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BNP and Racism - Ed's journal
BNP and Racism
OK so the BNP/question time discussion has triggered a bit of debate today in the office.
The subject of discussion - everyone is deep down a 'racist' - we're deep down hardwired to reject the things that are different. Fight the people from other tribes, and purge the 'deviants'. That's what worked when we were cavemen, and it is what drives 'racism' and 'bullying of goths' and the like today.

That caveman instinct is one we have to overcome - the 'natural state' of humanity is to be prejudiced - be it racist, sexist, homophobic, ageist or just generally rejecting 'alternative' culture.

I'm not entirely sure what I think. I think I can see the logic - there is something to overcome, but with a little bit of thought we realise that sort of thing is a relic of the past - racism is as obselete as going and clubbing mammoths to death for food.
4 comments or Leave a comment
crashbarrier From: crashbarrier Date: October 23rd, 2009 08:44 am (UTC) (Link)
We are prejudiced only in that we (the human animal) inherantly make preliminary judgements about something before finding out what it actually is (we pre judge). What i think matters is that some of us bother to challenge that judgement to see if it is correct or not, and others just go with the initial decision sure in the knowledge that their pre judgement is correct, whether this actually is or not. To say otherwise would destroy the very foundations on which they live their life.

I heartily agree with the people who say that Humans live in a delusion of their own making, they see the world around them and interpret it how they want.. a lot of the time before actually checking if their initial assumptions are correct, or even just skipping that part and going straight for the "i am never wrong My assumption is fact" and never allowing themselves to challenge that assumption. Mostly i think because of a a basic and underlying paranoia that if they make a mistake then they are weak and they can never be weak.

to be fair I am never quite sure why the humans have stayed a vaguely cohesive group... our grouping instinct must be mildly stronger overall. :D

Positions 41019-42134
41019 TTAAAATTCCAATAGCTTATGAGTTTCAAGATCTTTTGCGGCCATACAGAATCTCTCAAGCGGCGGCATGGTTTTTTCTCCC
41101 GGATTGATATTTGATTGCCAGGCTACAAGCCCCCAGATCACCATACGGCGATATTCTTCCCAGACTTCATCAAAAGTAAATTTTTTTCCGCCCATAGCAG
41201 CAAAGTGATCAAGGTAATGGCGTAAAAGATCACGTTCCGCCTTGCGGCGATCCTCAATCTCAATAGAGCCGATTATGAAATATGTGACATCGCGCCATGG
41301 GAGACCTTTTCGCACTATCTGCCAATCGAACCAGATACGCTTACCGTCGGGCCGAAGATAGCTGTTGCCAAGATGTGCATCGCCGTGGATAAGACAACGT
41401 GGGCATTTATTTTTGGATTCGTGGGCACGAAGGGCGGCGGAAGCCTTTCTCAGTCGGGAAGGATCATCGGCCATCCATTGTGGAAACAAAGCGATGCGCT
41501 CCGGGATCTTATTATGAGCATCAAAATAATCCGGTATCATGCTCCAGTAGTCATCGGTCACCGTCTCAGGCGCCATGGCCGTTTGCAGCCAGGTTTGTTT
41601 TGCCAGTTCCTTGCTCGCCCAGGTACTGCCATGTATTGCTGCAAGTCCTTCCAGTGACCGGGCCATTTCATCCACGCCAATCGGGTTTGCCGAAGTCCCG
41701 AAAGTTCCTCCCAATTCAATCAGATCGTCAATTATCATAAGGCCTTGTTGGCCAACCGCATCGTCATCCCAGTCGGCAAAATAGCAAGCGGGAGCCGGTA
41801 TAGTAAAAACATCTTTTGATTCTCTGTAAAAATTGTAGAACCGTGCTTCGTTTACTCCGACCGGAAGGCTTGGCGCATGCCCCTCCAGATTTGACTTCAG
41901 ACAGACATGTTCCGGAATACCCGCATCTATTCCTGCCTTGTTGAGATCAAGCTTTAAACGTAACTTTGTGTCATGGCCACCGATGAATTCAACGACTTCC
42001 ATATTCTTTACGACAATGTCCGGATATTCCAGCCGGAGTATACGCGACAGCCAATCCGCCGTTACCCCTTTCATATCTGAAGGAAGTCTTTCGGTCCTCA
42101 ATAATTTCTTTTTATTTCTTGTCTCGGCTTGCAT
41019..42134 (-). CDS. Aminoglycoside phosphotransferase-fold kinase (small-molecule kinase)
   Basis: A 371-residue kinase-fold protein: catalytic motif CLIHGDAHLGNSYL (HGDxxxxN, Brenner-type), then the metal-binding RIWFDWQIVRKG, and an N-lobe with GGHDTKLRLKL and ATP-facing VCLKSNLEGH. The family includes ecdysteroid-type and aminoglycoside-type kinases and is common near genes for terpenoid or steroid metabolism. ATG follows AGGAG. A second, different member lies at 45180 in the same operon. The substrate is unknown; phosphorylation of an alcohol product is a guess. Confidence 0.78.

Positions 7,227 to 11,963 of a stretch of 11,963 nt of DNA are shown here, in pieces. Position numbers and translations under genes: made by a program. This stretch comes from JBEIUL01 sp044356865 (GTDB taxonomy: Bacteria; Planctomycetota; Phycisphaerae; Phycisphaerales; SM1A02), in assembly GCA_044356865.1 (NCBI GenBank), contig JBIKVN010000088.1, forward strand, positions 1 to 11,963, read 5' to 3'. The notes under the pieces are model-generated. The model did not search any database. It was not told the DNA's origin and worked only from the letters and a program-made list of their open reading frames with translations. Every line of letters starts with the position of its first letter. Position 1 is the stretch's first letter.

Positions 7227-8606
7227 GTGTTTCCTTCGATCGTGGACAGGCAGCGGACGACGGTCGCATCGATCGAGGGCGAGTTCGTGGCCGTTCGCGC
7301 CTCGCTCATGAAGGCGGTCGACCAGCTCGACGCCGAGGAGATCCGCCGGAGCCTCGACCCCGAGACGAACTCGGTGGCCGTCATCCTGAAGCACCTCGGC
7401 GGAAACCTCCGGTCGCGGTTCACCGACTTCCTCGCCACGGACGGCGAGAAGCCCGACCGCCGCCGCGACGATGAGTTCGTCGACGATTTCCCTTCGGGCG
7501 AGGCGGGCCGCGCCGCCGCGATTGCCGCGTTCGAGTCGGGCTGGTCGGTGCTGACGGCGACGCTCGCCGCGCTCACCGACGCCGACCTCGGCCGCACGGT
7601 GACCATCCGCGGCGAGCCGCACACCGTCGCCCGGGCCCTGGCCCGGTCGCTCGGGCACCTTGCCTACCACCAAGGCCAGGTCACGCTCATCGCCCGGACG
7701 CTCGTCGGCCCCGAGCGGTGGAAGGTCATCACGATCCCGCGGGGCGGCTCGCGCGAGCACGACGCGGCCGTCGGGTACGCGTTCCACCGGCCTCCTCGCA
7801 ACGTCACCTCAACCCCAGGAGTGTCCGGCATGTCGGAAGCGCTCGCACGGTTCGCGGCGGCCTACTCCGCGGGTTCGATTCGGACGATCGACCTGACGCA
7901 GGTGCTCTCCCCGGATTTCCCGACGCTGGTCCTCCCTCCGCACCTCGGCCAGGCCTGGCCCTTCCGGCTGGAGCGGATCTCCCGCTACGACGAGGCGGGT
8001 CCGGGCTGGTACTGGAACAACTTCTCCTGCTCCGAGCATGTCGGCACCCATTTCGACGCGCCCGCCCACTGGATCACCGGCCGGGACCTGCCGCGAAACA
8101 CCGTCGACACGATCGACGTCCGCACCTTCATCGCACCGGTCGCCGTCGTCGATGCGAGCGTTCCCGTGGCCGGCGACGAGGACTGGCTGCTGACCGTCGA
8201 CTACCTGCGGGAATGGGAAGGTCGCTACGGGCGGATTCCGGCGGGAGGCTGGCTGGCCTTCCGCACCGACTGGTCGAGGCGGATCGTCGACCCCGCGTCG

wolflady26 From: wolflady26 Date: October 23rd, 2009 04:41 pm (UTC) (Link)
I think it's even more than racism - it's me-ism. It's really hard to get people to think outside their own preconceptions at all. Most people will make a snap judgment of a stranger based on everything from skin color to clothing to attractiveness to facial expression. And most people are quick to jump to negative assumptions.

This is true even of non-strangers. How many people are likely to attribute a snippy response from a coworker as being a sign of bitchiness, jealousy, or aggression as opposed to thinking maybe that person is struggling with something difficult in their lives?

Preconceptions happen all the time, but I think that we can overcome them by being open to alternate perspectives and fighting to keep our first assumptions from becoming set in stone.
queex From: queex Date: October 23rd, 2009 10:24 am (UTC) (Link)
The 'fight the outsider' idea is a little dodgy- most evolutionary psychology is on rather shaky ground and this is no exception. In this case it's actually trivially easy to find animals and microcultures (more rarely the latter these days) where this is simply not the case. So, it's an oversimplification and, I suspect, rooted in its advocates' desires to have justification for their own prejudices.
purp1e_magic From: purp1e_magic Date: October 23rd, 2009 01:19 pm (UTC) (Link)
I think that yes, we are all prejudiced. Even those of us who try our best to approach things with an open mind. Racism, sexism, agism, homophobia etc... these are places where society at large has identified the problem. But what about prejudices against chavs, stupidity, Americans, girls who don't get dressed up, men who wear too much hair gel, people who speak with a broad accent, 'the kind of people who...' anything. Sometimes we have to have it pointed out to us that we're doing it.

We use social stereotyping to make sense of the world around us. We need to be able to glance at someone or hear them and make judgements. It's how our brains and bodies are designed. Someone who can't do that can't function well. You have to be able to see the young woman in a jogging suit and trainers and go "chav". Otherwise you can't make your social responses fit properly. But on the other hand, you also need to be able to say "Oh, whoops. Not Chav, PE teacher."

When you constantly automatically categorise everyone you see and judge them based on it it's very easy to become intolerant. "That group as a whole doesn't do things as I do, or see as I would." quickly becomes "they are wrong."
4 comments or Leave a comment